A wake up call: Consilium Evolve Academy finds Sunday lie-ins detrimental to mood and learning
Published by Schools North East 12.01.24
Garfield might be a famously lazy cat, but he isn’t alone in disliking Mondays. Most of us do, right? This is a safe space, you can admit it!
Even more so now that Consilium Evolve, an alternative provision academy in Sunderland, has found the antidote to the infamous Monday Blues. And plot twist: it’s to avoid Sunday snoozing.
Wait, what?! Let’s hear them out…
Easy-going Sundays can deplete the batteries
The secondary school challenges the conventional wisdom on a Sunday lie-in, labelling it "one of the worst things you can do for your mood". Now that’s something we weren’t expecting to hear!
Yes, contrary to popular belief, their analysis of students' sleep patterns exposed that a laid-back Sunday doesn't recharge the batteries; instead, it drains them, negatively impacting the start of the school week.
This theory has even been backed by specialists! Evolve, part of Consilium Academies, worked with a sleep specialist to help students understand the link between a good night’s sleep, their mood, and consequently their ability to learn.
Together they recognised the potential detrimental consequences of a lazy Sunday… Yikes.
Practical tips that can benefit the whole school community
Robert Bell, Evolve Head Teacher, said: "We are cracking the code: Sunday lie-ins are a significant disruptor to students' sleep patterns and jeopardise a good start to the school week. It's not about fearing Monday; it's about nailing Sunday.”
Robert champions the importance of sleep for learning, and we have to say, we highly agree!
Working with Kerry Davies from The Sleep Fixer, the academy hosts sleep clinics not just for the students but for their parents, carers, and staff too.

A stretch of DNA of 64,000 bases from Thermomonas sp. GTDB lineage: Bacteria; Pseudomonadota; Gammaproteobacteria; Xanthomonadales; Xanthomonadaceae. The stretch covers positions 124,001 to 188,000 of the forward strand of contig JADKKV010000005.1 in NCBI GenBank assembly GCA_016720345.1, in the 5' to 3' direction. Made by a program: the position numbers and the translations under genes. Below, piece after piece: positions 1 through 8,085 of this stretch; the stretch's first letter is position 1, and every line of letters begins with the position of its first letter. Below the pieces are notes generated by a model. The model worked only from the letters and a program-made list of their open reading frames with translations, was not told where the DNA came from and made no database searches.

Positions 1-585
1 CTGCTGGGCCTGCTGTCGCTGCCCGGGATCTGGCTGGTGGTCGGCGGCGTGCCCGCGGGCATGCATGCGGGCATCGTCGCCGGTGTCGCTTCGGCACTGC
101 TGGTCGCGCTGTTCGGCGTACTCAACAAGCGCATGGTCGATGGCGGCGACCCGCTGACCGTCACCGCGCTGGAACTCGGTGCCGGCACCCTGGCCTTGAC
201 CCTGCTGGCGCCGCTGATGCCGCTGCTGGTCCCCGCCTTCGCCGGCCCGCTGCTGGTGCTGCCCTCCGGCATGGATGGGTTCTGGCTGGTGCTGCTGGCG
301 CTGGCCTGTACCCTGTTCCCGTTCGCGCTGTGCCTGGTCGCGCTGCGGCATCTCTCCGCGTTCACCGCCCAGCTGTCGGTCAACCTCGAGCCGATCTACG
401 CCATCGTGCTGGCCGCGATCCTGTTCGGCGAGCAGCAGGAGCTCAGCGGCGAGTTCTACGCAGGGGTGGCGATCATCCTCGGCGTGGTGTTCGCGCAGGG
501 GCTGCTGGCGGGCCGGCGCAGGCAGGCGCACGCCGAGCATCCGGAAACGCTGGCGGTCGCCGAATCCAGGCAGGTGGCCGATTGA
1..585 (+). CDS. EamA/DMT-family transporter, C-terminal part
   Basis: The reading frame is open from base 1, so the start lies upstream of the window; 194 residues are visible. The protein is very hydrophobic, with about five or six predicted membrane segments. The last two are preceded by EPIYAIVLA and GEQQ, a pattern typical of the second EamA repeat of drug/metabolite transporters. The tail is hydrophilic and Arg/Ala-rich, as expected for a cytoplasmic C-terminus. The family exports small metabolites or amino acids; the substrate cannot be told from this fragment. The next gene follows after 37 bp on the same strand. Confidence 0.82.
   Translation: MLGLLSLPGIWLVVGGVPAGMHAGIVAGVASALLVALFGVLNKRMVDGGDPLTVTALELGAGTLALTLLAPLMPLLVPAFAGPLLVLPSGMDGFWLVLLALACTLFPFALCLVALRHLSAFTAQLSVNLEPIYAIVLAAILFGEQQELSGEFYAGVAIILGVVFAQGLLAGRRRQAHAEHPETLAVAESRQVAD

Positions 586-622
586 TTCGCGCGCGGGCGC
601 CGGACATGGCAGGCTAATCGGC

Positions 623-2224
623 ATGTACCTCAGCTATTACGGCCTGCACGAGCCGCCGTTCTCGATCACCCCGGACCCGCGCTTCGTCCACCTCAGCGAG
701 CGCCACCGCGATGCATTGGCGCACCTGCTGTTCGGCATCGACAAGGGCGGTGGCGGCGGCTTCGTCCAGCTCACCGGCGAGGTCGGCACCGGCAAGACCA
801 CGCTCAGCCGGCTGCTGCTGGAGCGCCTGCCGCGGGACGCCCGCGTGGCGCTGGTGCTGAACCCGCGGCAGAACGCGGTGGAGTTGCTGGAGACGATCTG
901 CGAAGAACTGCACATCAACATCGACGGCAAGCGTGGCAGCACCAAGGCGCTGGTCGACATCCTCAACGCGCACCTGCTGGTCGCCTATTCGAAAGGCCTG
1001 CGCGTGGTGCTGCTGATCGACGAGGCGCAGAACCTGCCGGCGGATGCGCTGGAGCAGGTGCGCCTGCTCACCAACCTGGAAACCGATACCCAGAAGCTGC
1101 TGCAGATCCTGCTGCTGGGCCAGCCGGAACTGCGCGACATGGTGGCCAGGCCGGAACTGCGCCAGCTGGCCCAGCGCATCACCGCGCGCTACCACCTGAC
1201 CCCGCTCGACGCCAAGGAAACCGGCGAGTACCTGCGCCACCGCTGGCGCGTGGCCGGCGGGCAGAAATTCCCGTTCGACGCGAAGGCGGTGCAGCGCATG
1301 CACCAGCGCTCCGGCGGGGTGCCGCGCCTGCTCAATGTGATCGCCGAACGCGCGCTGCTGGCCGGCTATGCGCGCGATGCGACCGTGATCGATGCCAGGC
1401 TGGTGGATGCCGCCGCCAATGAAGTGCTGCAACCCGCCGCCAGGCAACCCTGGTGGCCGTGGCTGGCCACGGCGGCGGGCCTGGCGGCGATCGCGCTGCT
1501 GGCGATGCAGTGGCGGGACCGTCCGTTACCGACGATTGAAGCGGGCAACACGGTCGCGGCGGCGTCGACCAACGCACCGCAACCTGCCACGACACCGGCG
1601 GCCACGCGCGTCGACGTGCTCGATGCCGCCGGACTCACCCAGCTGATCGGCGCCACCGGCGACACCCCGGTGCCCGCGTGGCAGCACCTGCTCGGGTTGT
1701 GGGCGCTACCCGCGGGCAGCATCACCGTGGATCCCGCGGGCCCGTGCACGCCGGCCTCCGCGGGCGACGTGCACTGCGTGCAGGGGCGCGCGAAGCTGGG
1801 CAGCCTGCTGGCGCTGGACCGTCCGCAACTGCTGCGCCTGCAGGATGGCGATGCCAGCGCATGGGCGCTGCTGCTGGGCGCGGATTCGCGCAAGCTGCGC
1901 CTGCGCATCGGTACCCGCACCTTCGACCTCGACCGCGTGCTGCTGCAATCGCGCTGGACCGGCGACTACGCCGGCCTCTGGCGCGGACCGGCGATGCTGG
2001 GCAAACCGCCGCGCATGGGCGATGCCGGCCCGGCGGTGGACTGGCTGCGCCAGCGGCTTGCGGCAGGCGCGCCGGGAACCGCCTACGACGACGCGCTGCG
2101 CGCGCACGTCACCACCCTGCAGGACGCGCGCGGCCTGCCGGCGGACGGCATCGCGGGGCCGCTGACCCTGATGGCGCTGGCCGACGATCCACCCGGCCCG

As part of its sleep education initiative to improve moods and learning, Evolve provides practical tips relevant to students and the wider school community.
Davies explains: "In our discussions, a common thread emerged concerning Sunday nights, with students mentioning difficulties sleeping and anticipating the start of the week. Many adults echoed similar sentiments.
“Yet, the culprit isn't necessarily the Monday blues. Instead, let's focus on Sunday morning, we asked – what time did you wake up? How did you spend your morning? Was it more laid-back than other days of the week? Naturally, this can negatively impact sleep pressure, affecting how tired you feel as the day unfolds. A lack of daytime activity can result in feeling less fatigued at night.
“While forcing yourself to sleep at bedtime is a challenge, you can take full control of your morning routine and waking hours. There's compelling evidence that a well-structured morning routine promotes better sleep and with better sleep comes a better mood. Your circadian rhythm appreciates consistency and benefits from clear guidance; it's essential not to send mixed signals. It's all about establishing and maintaining a routine."
Evolve is no stranger to carrying out various missions that empower students with the knowledge and tools they need to prioritise their health and wellbeing, and this approach to sleep is exactly that.
Bell adds: “The advantages of a solid night's sleep are evident: students have a more positive outlook, are more alert, and experience a significant boost in memory and focus.
“That's why we make a point to have conversations about sleep daily and build it into our established daily habit of journaling, so students can see for themselves the direct link between a good night’s sleep and a good day at school.
“Just as we invest considerable time teaching about proper nutrition, we recognise that sleep is equally vital. We wouldn't go for days with minimal food intake, and similarly, our students shouldn't endure weeks of disrupted and inadequate sleep.
“This conscious effort to track and enhance sleep patterns helps us to perform at our best and avoid the Monday blues.”
Chris Zarraga, Director of Schools North East, said: “The idea of giving up laid-back Sundays is unlikely to be a crowd pleaser, but if it can contribute to a happier, healthier, and more successful life, we should at least try it out!
“Well done to everyone at Consilium Evolve; this proactive approach to gaining a deeper understanding of how sleep can impact our health and wellbeing is something the entire community can – and will – benefit from.”
So, what’s your new plan this Sunday morning?
Consilium Evolve is a Schools North East Partner School. If you’d like to find out more about our Partner School membership, click here.